Does a bumper year for Linux show us that a collaborative meta narrative for the economy is starting to replace the out dated free market competitive one. A quick and rather narrow review of Microsoft versus Linux will provide some insight as to why and how this new collaborative meta narrative is appearing.
When we think of software many of us think of operating systems for desktops and when we think of open source operating systems we likely think of Linux. In a world dominated by Windows and Mac, linux has a meagre 1% share of the desktop market. Hardly disrupting the market…. but when you factor in smart phones and tablets, we start to realise that Android, which is an open source operating system based on Linux, in countries like UK and USA, is now the leading operating system.
Factoring the complete ‘computer market’ a recent Goldman Sachs’s report says that Microsoft’s share of the computer market has gone from 97% in year 2000 to just 20% in 2012. See this Forbes article for quite a balanced view of those numbers but still very damming for Microsoft. What gets interesting is the stats for super computers, the worlds largest computers, taking on some of the most important and risk averse tasks, where linux has 94% of the market share.
All in all 2012 has been an amazing year for Linux with momentum in loads of fields such as virtual clouds and car computer systems.
Now we can start to see that open source is truly disruptive within the operating system world but if we take a wider systems view of the software world (i.e. including web applications and machine operating systems etc) we see that proprietary software is actually one part of an open source ecosystem and not the other way round.
The closed proprietary world is one of the pillars of the ‘free’ market competitive system but has become a less collaborative element of broader collaborative systems. However, there’s still loads of competition within this collaborative ecosystem. This shift in meta narratives is not an eradication of competition. But now we see that in the old survival of the fittest adage, the fittest are actually those who can collaborate the best.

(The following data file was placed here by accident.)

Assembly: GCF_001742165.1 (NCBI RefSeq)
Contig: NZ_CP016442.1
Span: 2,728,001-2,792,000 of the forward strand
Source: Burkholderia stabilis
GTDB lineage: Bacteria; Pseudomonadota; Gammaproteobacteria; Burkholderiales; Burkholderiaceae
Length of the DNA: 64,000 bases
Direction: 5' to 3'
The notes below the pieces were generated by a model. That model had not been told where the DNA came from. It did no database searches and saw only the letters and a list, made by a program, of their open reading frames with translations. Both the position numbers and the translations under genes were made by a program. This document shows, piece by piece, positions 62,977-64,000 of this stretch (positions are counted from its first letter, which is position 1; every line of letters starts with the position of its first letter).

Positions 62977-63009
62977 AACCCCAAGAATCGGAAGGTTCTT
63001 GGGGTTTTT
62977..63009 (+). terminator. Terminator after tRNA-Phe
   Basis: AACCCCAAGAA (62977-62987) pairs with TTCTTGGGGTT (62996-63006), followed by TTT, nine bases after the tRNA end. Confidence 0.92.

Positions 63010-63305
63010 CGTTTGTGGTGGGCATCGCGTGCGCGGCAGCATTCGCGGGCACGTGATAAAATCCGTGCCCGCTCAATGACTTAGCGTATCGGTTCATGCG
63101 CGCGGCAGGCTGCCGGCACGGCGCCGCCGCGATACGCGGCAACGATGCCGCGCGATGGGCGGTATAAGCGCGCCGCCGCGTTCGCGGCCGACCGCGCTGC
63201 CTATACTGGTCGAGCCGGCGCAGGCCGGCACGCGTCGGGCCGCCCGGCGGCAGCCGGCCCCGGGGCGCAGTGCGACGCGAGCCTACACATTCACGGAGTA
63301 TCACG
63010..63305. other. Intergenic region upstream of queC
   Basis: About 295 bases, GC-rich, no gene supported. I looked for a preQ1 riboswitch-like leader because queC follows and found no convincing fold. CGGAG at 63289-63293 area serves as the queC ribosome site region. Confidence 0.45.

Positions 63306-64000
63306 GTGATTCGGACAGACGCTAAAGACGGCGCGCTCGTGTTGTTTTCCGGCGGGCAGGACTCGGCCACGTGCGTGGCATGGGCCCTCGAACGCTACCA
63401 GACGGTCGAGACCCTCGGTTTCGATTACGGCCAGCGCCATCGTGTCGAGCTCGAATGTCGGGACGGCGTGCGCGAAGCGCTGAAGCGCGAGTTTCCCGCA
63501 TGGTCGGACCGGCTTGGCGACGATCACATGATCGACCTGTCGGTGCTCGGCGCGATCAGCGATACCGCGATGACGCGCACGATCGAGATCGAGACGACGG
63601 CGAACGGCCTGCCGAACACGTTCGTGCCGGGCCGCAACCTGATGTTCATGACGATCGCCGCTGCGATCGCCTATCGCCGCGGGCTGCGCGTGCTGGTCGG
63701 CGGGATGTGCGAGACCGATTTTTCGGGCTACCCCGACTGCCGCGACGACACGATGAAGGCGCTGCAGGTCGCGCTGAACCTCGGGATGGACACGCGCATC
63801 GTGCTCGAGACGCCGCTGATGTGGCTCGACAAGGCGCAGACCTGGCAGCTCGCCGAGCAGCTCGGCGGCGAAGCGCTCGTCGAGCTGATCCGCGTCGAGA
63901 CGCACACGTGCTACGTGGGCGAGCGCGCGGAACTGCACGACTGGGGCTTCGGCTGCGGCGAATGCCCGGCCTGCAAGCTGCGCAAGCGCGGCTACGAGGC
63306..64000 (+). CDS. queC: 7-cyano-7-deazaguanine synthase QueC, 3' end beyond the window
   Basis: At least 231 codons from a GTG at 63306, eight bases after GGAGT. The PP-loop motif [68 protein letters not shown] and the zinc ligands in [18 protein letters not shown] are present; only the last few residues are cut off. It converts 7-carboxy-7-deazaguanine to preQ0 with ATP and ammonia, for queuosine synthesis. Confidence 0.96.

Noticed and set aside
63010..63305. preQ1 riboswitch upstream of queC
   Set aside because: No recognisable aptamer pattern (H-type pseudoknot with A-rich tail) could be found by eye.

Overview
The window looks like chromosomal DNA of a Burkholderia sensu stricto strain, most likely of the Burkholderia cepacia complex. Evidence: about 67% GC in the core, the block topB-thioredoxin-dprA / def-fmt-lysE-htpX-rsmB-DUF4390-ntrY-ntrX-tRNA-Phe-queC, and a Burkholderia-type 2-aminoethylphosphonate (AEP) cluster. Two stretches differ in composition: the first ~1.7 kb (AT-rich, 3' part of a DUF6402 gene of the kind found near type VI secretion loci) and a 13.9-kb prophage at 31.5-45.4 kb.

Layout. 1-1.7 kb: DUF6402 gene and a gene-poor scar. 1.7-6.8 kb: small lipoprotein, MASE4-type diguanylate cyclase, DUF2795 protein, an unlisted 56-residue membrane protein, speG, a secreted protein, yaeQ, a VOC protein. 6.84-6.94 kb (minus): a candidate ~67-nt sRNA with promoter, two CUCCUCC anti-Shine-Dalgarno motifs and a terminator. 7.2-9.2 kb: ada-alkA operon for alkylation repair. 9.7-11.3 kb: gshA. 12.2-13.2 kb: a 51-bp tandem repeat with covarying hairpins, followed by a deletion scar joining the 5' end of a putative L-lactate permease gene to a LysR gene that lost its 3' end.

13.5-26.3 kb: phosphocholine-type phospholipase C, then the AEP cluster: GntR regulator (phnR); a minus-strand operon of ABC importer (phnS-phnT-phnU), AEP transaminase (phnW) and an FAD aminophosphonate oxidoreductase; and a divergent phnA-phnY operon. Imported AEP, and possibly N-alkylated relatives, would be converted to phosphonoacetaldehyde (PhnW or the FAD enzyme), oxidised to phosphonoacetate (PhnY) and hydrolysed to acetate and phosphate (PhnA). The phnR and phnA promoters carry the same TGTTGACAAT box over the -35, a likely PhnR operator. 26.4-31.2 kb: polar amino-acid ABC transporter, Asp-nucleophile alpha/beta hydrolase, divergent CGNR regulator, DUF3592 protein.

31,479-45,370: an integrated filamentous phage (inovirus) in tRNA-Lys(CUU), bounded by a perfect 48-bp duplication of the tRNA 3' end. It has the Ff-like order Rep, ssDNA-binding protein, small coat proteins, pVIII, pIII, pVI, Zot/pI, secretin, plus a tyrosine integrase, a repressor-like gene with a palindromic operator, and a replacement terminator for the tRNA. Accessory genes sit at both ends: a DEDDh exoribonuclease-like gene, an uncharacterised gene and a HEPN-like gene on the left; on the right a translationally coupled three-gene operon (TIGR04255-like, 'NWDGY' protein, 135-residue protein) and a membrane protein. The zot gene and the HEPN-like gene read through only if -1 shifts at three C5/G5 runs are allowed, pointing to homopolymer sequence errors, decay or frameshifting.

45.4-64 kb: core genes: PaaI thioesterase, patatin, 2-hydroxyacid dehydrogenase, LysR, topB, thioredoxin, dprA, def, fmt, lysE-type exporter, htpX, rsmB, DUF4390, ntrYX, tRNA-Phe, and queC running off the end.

Dogs don’t eat dogs very often. In fact they work best in packs. There’s also lots of profits and money changing hands. This is not an argument for the eradication of profits either. In fact arguments about the pro’s and con’s of profits are secondary at this point. It’s an evolution of the current system rather than a shift to socialism for example.
This inversion between the collaborative and competitive world of software systems is the kind of inversion that we’re about to see in the economy as whole. It’s the creation of a new collaborative meta narrative to replace the free market competitive narrative that dominates today.
If you take a broader view still, looking at the wider knowledge based economy (apparently we’re in the knowledge economy era) you then see that through facebook, youtube, blogging etc that openness and sharing, which are deep routed forms of collaboration, have become the very backbone of the information economy rather than a niche or naive idea. Commercialisation through ownership is now becoming smaller part of the large system. Welcome to the beginnings of the new economy.
Quite frankly if this new meta narrative does not address climate change, peak oil and the potential for economic crisis, then it is by and large useless. But, in short, we at REconomy are seeing the same collaborative meta narrative appearing in the new economic microcosms developed in local communities by the Transition movement and beyond to the Occupy Camps etc.
Granted that the approaches that these change-maker groups are using are by and large less commercialised but the collaborative or community dynamic is fundamentally aligned. Moreover, i think its the mix of commercialised and non commercialised that gives this shift real appeal to mainstream and alternative groups alike. In fact, because the collaboratively we’re stronger and fitter the shift will happen as it as performance logic not just mainstream of alternative appeal.
Credits: Capitalism is over : IAN RANSLEY DESIGN + ILLUSTRATION’s